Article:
There are so many books that tell us how to act and what to do to be successful at being leaders: The Servant shows us the wisdom of the principle behind leadership which is the interplay of responsibility, respect and care. Influencer teaches us that we can change virtually anything by bundling the right influence techniques with the right influence strategy. Gail Evans, in Play Like a Man, Win like a Women, says women need to understand and apply the rules of the men’s business game in order to get ahead. The Definitive Drucker teaches us how to strategize, compete and triumph over the long term. Made to Stick gives us many examples of how integrating six key qualities in an idea will make it stick. A Whole New Mind helps us see the “six essential aptitudes” as our way to manage the changes we are experiencing in the movement from the Information Age to the Conceptual Age. This short list only scratches the surface.
All of these books are wonderful resources for us and offer great advice that can and do help us to be better leaders of ourselves and our organizations. Before we start using any of this advice in our lives as leaders, however, we need to be very clear about who we are and what talents and strengths we possess. If we bring less than who we are to our work, then using all of the advice above will still bring us up short of utilizing our full potential effectively.
When I ask leaders to describe themselves and tell me who they are, many say they know exactly who they are and what makes them tick.
They then describe themselves in terms of titles, successes, achievements, community service involvement, whether they are married or single, their number of kids, and their religion. These are not who you are but things you do or have done. They’re nice, neat labels. When was the last time you peeled back the labels and really thought about what you believe, what your values are, what your life priorities are, what your talents are and how you best use them? Have you ever spent time thinking about these things? Even if you have thought about them, have you ever written them down?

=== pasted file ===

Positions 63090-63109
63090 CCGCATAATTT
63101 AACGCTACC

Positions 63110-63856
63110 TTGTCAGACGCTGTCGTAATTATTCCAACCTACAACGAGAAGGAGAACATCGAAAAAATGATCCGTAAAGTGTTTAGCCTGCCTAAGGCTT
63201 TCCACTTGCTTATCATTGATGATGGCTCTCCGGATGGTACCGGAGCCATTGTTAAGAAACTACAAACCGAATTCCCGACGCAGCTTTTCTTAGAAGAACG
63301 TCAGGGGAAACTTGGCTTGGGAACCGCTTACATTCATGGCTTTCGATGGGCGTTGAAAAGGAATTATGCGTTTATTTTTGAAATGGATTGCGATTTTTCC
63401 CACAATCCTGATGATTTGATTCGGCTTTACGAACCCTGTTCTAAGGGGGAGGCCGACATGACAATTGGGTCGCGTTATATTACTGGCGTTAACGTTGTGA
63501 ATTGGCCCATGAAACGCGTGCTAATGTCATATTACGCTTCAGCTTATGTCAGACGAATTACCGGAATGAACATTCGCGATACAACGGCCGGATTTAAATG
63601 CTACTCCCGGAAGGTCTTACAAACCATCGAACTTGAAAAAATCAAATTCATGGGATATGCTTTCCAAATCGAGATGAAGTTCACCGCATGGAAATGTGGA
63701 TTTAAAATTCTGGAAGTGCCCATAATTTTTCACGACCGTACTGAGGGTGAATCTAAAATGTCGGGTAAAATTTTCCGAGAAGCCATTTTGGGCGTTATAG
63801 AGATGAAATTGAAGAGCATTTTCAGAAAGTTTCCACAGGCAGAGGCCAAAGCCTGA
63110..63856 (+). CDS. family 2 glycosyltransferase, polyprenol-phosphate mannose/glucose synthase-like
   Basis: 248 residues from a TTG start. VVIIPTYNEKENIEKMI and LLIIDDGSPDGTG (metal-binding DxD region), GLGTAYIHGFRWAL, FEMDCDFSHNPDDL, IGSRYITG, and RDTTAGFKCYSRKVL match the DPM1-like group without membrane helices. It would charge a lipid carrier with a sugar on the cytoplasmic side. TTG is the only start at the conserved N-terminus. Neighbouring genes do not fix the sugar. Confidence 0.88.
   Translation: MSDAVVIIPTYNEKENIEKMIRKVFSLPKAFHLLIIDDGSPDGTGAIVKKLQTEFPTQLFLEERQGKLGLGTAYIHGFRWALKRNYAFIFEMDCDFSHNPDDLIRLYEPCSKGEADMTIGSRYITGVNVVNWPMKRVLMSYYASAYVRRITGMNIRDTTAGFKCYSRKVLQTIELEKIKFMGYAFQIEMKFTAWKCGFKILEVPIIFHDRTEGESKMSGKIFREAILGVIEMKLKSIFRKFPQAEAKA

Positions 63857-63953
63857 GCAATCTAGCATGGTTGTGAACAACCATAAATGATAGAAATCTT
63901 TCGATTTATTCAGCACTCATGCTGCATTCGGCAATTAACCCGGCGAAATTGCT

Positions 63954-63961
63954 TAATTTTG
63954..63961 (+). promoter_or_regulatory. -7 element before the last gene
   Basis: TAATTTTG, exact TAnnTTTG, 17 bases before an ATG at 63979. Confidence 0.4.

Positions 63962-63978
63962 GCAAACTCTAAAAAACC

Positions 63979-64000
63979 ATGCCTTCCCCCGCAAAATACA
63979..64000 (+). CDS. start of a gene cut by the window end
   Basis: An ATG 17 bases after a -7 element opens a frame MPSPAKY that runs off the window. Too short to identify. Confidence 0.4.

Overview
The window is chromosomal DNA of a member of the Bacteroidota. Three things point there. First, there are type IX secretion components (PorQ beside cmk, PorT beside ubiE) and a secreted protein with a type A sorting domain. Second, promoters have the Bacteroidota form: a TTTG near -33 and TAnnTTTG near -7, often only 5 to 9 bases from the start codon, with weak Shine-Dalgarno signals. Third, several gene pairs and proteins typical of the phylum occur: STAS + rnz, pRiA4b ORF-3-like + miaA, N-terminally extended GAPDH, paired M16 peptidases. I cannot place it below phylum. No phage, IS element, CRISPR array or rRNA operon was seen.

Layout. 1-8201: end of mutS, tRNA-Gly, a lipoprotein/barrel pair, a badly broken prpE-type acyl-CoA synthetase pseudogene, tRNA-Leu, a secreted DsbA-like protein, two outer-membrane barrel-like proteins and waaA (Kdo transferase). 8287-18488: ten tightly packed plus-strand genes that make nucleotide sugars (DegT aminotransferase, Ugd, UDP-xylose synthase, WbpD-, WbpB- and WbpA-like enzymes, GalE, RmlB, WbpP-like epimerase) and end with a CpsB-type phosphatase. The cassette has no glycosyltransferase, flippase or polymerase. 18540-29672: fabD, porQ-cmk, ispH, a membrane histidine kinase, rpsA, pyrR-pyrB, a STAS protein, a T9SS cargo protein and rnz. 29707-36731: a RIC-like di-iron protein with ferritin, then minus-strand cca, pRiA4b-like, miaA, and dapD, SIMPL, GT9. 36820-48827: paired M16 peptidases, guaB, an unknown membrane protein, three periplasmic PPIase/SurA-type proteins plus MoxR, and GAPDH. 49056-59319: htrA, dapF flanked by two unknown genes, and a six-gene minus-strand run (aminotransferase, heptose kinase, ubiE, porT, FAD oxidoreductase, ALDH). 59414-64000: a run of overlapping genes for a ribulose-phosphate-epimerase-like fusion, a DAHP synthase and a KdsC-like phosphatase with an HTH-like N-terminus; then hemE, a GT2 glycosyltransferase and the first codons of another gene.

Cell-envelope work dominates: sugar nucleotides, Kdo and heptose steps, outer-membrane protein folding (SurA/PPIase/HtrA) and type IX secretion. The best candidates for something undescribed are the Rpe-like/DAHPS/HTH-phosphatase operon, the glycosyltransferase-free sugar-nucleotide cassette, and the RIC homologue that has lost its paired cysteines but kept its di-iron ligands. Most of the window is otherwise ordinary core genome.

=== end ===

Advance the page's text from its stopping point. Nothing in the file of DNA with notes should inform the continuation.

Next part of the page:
Dawn Rider-Carter, the Director of Sales for a recruiting company, said, “I have spent the last six months working on understanding where I can reduce the conflict and stress in my life. The light bulb moment for me was finding that both of these things escalated when I was not living with integrity with and for myself. Integrity used to be something that I didn’t think about often – it was more about winning or getting the job done at all costs. Now I know that this is a short term fix to the issue at hand but a long term energy drain for me.”
If you do not spend time peeling back your own labels and defining your values and talents and how to best use them, then you can not truly be a “transparent’ leader, and those around you will be less inclined to follow you with commitment.
I encourage you to spend the time to reflect and articulate those things that make up the “whole you” then bring it ALL to your leadership roles so you can truly do your BEST.
At Kinetic Insights, our PathFinders are skilled in helping leaders unleash the greatness in themselves and in their organizations. Call or email us for a quick discussion that just might put you and your team on the path to significant change.
Gail A. Froelicher is Founder, CEO and PathFinder of Kinetic Insights, LLC. For over 11 years, Gail and her team of PathFinders have journeyed with their customers to forge successful paths in rapidly changing business environments.